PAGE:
|Winter (M.A. Reilly, 2012)|
Healing comes at a cost. There is a loss of innocence when your husband of decades dies. The world is no longer quite so polished, quite so predictable, quite so generous as I might have thought. Healing requires not only this loss, but also the acknowledgement that grief is not sourced exclusively to the deceased. The loss of self in relationship to Rob as husband and father, and the loss of an imagined future are also sources of grief.
Who am I now that I am no longer Rob's wife? His lover? His best friend? Co-parent? His business partner? Co-traveler? Editor? Dinner partner? Co-pilot on road trips? Who am I now that he is gone?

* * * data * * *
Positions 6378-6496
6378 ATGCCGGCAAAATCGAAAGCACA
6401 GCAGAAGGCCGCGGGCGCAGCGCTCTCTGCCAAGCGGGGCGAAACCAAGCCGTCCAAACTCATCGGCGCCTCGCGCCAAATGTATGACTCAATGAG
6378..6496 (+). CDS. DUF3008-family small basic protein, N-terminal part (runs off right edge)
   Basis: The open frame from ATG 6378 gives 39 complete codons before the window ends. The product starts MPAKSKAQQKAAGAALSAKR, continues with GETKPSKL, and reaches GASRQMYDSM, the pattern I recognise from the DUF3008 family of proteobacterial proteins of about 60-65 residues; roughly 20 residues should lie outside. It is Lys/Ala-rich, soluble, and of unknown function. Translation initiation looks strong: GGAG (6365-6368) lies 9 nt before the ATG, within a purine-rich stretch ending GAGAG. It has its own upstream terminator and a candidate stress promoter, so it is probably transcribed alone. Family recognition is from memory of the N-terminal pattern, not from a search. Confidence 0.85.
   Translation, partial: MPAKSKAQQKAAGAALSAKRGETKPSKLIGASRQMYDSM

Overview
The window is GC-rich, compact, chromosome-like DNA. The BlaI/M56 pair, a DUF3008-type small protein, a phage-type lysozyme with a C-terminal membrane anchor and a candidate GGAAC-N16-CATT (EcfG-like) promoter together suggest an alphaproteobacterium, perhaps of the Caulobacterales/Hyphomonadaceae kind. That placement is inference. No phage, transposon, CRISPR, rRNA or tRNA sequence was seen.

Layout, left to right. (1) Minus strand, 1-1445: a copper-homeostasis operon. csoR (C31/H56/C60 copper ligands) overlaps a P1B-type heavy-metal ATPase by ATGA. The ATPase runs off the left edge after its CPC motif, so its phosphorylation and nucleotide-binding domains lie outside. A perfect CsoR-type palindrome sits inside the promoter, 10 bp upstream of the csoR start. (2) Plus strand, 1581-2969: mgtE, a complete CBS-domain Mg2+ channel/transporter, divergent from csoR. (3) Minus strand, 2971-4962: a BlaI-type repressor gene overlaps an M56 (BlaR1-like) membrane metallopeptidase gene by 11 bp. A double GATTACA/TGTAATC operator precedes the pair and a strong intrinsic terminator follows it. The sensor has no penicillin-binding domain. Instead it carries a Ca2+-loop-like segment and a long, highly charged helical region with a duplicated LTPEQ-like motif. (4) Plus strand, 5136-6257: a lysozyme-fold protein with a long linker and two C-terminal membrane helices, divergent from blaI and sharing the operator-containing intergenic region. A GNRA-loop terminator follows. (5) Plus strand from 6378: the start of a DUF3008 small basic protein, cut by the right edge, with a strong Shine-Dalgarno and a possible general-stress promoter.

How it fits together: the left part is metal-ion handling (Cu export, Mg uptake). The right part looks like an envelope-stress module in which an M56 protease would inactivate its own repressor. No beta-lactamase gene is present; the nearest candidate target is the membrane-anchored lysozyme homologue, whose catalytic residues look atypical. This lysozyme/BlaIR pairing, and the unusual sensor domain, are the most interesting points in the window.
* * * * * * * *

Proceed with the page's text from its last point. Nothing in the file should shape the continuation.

I thought healing meant I needed to come to terms with Rob's death and though this is true, it is only a partial truth. The death of your husband brings into focus all those partial truths you thought were whole. Healing requires me to live with sudden sadness and acute loneliness, understanding that each offers insights that before now I could not know.
It is remembering what I love besides my husband that is so difficult, so unfamiliar.